Position of the American Dietetic Association: Nutrition education for the public

L. Shafer, A. Gillespie, J. L. Wilkins, S. T. Borra, M. J. Hudnall, J. Kirby, C. O'Neil, A. L. Owen, N. Schwartz, J. W. Cohen, W. D. Evers, E. Weiss

Research output: Contribution to journalReview article

24 Scopus citations

Abstract

In keeping with the ADA's mission, which is to be 'the advocate of the dietetics professional serving the public through the promotion of optimal nutrition, health and well-being,' ADA supports nutrition education delivered by qualified dietetics professionals as essential for the public to achieve and maintain optimal nutritional health. Nutrition education serves as a foundation for achieving notable advances in the nutritional status of the public. To be effective in creating actual behavior change, nutrition education programs must be developed on the basis of the needs, behaviors, motivations, and desires of target audiences. A wide variety of strategies have been identified as effective in helping to increase awareness, enhance motivation, and foster and sustain behavior change. A multiple reinforcing strategy, by which consumers are repeatedly reached with consistent messages, may support individual nutrition education efforts best. It is clear that more research is necessary to identify the needs, behaviors, motivations, and desires of target audiences. Developing and testing cost-effective methods for evaluating the effectiveness of nutrition education programs along with comparative models to investigate the effectiveness of alternative educational interventions are also needed. Practitioner involvement in nutrition education research is vital to gain maximum benefit. Nutrition educators can maximize their individual efforts by joining forces with other interested parties to sponsor programs, collaborate in research, and form coalitions to influence public nutrition policy decisions. In combination with programs designed to react to consumer need, such collaboration can foster nutrition education as an integral component of nutrition communication, promotion, and education systems. The result will be to better ensure that the public has the knowledge and develops the behaviors necessary to achieve and maintain optimal nutritional health.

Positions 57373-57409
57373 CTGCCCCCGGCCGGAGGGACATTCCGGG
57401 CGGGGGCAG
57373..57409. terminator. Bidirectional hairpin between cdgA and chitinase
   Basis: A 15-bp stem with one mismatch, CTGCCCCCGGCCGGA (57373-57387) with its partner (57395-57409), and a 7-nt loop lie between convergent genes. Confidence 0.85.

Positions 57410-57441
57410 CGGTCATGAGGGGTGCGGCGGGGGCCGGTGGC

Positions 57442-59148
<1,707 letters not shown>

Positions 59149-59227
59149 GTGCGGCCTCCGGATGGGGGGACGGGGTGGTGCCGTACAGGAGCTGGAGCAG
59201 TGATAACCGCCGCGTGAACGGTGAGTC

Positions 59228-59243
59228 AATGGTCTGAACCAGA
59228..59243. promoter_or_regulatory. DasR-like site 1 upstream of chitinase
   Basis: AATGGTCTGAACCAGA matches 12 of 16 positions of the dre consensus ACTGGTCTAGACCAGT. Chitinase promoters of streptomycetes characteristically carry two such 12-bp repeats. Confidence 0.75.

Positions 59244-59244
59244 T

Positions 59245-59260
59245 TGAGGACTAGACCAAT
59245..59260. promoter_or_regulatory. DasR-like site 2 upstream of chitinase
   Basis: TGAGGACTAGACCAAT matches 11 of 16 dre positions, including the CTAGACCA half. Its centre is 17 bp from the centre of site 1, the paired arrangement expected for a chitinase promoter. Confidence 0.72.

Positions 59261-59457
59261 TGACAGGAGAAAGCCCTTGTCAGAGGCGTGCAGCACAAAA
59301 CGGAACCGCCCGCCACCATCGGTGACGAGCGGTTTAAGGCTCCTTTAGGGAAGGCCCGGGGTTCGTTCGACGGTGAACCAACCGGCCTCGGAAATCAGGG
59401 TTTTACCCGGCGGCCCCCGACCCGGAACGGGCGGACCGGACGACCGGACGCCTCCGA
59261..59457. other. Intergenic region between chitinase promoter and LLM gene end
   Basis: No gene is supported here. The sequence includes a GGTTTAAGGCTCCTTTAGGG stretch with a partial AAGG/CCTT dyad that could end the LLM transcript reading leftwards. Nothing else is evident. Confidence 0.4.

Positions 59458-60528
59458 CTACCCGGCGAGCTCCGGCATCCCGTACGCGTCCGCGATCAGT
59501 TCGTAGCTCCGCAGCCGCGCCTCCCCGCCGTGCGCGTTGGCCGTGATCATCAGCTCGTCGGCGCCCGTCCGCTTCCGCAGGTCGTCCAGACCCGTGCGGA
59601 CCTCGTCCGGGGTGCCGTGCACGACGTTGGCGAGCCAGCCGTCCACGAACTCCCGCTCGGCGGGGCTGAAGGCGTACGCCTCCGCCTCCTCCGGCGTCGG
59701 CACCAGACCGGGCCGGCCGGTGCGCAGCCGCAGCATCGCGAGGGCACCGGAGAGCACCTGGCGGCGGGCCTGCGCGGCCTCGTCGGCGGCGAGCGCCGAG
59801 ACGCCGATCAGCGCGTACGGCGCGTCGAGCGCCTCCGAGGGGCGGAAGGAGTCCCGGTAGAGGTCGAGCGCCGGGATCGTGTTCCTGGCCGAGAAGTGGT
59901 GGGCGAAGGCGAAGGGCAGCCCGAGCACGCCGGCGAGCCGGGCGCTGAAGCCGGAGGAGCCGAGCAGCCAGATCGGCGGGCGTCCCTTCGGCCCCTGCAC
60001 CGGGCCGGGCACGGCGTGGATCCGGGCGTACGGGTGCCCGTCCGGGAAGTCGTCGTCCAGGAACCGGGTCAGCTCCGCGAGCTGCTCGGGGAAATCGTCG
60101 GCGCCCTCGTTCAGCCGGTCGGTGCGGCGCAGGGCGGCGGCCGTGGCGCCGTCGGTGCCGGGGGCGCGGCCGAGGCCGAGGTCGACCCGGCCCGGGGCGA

Original languageEnglish (US)
Pages (from-to)1187-1191
Number of pages5
JournalJournal of the American Dietetic Association
Volume96
Issue number11
StatePublished - Jan 1 1996

ASJC Scopus subject areas

  • Food Science
  • Nutrition and Dietetics

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    Shafer, L., Gillespie, A., Wilkins, J. L., Borra, S. T., Hudnall, M. J., Kirby, J., O'Neil, C., Owen, A. L., Schwartz, N., Cohen, J. W., Evers, W. D., & Weiss, E. (1996). Position of the American Dietetic Association: Nutrition education for the public. Journal of the American Dietetic Association, 96(11), 1187-1191.